“If global food waste was a country, it would be the third largest greenhouse gas emitter after US and China.” – World Resources Institute

Here is some food for thought, imagine disposing off one of the three shopping bags after you go grocery shopping in the nearest garbage bin. Feel some guilt? Basically, that’s exactly what’s happening with our food globally. One third of all the food produced in the world is either lost or wasted.

Every year world leaders meet at the UNFCCC led Conference of the Parties (CoP) to agree on global agenda for tackling climate change. Diverse issues including energy generation, transportation fuels, forest conservation and food production, among others are addressed. But one domain that needs more focus at present is how to tackle food waste and its reduction since estimates suggest that 14% of global carbon emissions are caused by food waste.

There are numerous situations where we unknowingly waste food. Grabbing the middle softer pieces of bread and leaving behind the thicker start and last piece, peeling off the carrots to remove the skin, throwing the broccoli stalks away, cooking rice and chicken and eventually throwing it away since it was leftover. I am sure it is familiar to lot of us!

Many of us are inflicted with the wrong notion that wasting food is probably not that bad, as emitting carbon because the food is put in landfill and thus decomposes. Wrong! Light and air are two basic components that are required to compost the food properly. As a result, methane is released from the garbage, which is one of the villains of global warming.

Methane, a short-lived climate pollutant causes 86 times more warming over a 20-year period than the same amount of carbon dioxide, according to the most recent estimates from the Intergovernmental Panel on Climate Change (IPCC). Thus, adding to the greenhouse gases emissions and warming the environment. It is believed, that the rise in average global temperature is more affected by food waste than by air traffic.

An IPCC report reveals that as the Earth gets warmer, it will affect global production of food – from farm to sea. The changing climate will require more intensive production of food, which will affect the planet’s biodiversity significantly. And while 1/3 of the world’s food is wasted or lost, it adds up to the global resource scarcity. Not to forget the pressing demand for food due to the growing population. Thus, it becomes imperative to integrate climate change into a food security strategy.

Here are some methods to ensure reduction in food wastage and prevention of this carbon crime:

  • Shop smart and zero down your fridge – eat what’s in your fridge before buying more: Most common mistake is buying food sold by bulk discounts (even if you don’t need it), stuffing the food in the back of your fridge, forgetting to use it – and a week or two later, when the food has gone bad, you throw it out. By then, you don’t even consider it as food – you think of that as waste.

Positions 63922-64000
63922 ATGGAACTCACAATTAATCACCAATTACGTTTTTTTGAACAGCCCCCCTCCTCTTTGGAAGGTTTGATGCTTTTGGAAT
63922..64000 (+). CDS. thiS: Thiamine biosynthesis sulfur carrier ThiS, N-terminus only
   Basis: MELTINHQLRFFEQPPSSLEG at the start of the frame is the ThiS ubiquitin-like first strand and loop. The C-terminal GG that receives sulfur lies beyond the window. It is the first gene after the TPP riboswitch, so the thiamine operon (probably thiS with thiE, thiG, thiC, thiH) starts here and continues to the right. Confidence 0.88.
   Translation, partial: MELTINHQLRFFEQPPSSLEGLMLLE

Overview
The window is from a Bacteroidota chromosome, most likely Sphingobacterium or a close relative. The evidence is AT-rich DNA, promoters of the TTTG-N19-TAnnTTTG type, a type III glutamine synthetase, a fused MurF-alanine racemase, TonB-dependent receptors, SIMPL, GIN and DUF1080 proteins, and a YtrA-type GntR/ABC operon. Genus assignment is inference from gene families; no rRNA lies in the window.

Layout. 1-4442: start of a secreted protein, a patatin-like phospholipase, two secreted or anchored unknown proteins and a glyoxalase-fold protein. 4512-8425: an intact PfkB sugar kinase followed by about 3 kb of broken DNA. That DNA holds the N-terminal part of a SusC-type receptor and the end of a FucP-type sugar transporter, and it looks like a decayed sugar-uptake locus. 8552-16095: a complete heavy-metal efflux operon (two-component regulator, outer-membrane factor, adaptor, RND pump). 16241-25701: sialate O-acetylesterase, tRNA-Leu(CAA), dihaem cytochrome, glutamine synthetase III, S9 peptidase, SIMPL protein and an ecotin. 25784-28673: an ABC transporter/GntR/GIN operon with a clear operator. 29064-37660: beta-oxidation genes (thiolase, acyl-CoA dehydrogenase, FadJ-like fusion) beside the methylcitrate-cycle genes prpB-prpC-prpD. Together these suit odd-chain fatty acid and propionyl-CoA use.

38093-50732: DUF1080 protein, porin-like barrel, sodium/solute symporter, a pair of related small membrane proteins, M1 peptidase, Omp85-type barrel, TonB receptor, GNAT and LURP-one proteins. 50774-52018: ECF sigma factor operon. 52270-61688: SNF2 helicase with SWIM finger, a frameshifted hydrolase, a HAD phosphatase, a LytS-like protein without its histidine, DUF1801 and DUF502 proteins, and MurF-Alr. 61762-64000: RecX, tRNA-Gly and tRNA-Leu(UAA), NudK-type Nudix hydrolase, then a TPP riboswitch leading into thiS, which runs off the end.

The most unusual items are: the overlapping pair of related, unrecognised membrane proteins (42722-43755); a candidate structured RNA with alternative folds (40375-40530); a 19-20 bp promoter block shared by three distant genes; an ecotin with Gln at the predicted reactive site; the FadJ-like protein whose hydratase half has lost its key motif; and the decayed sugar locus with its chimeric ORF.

• Give your leftovers a makeover: There are ample of recipes where the leftovers can be recycled into an altogether yummy dish. Bring your creativity out and try to reinvent the food on your plate.
  • Buy funny fruit and vegetables – don’t avoid buying fruits and vegetables just because they don’t look “perfect” (Psst..the perfect looking fruit or vegetable on that market shelf probably has soaked the highest concentration of pesticides).
  • Shred & Bury: Dig a shallow spot or trench in your backyard or maintain a series of pots. A generous layer of food scraps in the bottom of the hole can be put and covered with straw, leaves, or shredded newspaper. By doing this, you are creating a mini compost pile that will turn quickly into rich nutrients to keep your plants healthy. Shredding the food scraps will accelerate the composting process by 4 to 10 times.
  • Bag & Leave: Put the food scraps in a large garbage bag along with a generous amount of leaves in your garden or local park. Moisten the leaves, seal the bag and then cut a few slits in the bag for airflow. If you place the bag where it will get a lot of sunlight, your bag will heat up and your compost will be ready faster. And as mentioned above, if you shred the food scraps beforehand, the process will speed up dramatically by giving beneficial bacteria more surface area to work on.

Other points that can be kept in mind could be:

  • Be mindful about portion sizes while cooking
  • Plan your meals
  • Do not put all the food on the dining table at once
  • Remember to use smaller plates and bowls
  • Share food with your neighbours and create food sharing communities
  • Grow your own food!
  • Donate good surplus food to shelters for homeless people
  • Spread the word about stop wasting food and encourage positive action everywhere!

Food waste eats up our agricultural land, drinks up our freshwater and pollutes our atmosphere. And in a world with a rapidly-growing population, it also creates the potential for competition and conflict over valuable resources. By making sure that food goes into our bellies, and not into the garbage and landfills, we not only conserve the food itself, but all the resources that go into producing, packaging and transporting food.

Besides, pursuing food loss and waste reduction will help countries meet Goal 12 of the Sustainable Development Goals – of ensuring Responsible Consumption and Production. And as more strategies emerge for addressing the food-waste problem, we may have a chance to tackle climate change in yet another way – this time, one plate at a time.

Wasting Food Akin to Carbon Crimehttp://delhigreens.com/wp-content/uploads/2017/06/household-food-waste.jpghttp://delhigreens.com/wp-content/uploads/2017/06/household-food-waste-290x192.jpg Ritika Kapoor Articles,,,
'If global food waste was a country, it would be the third largest greenhouse gas emitter after US and China.' - World Resources Institute Here is some food for thought, imagine disposing off one of the three shopping bags after you go grocery shopping in the nearest garbage bin. Feel...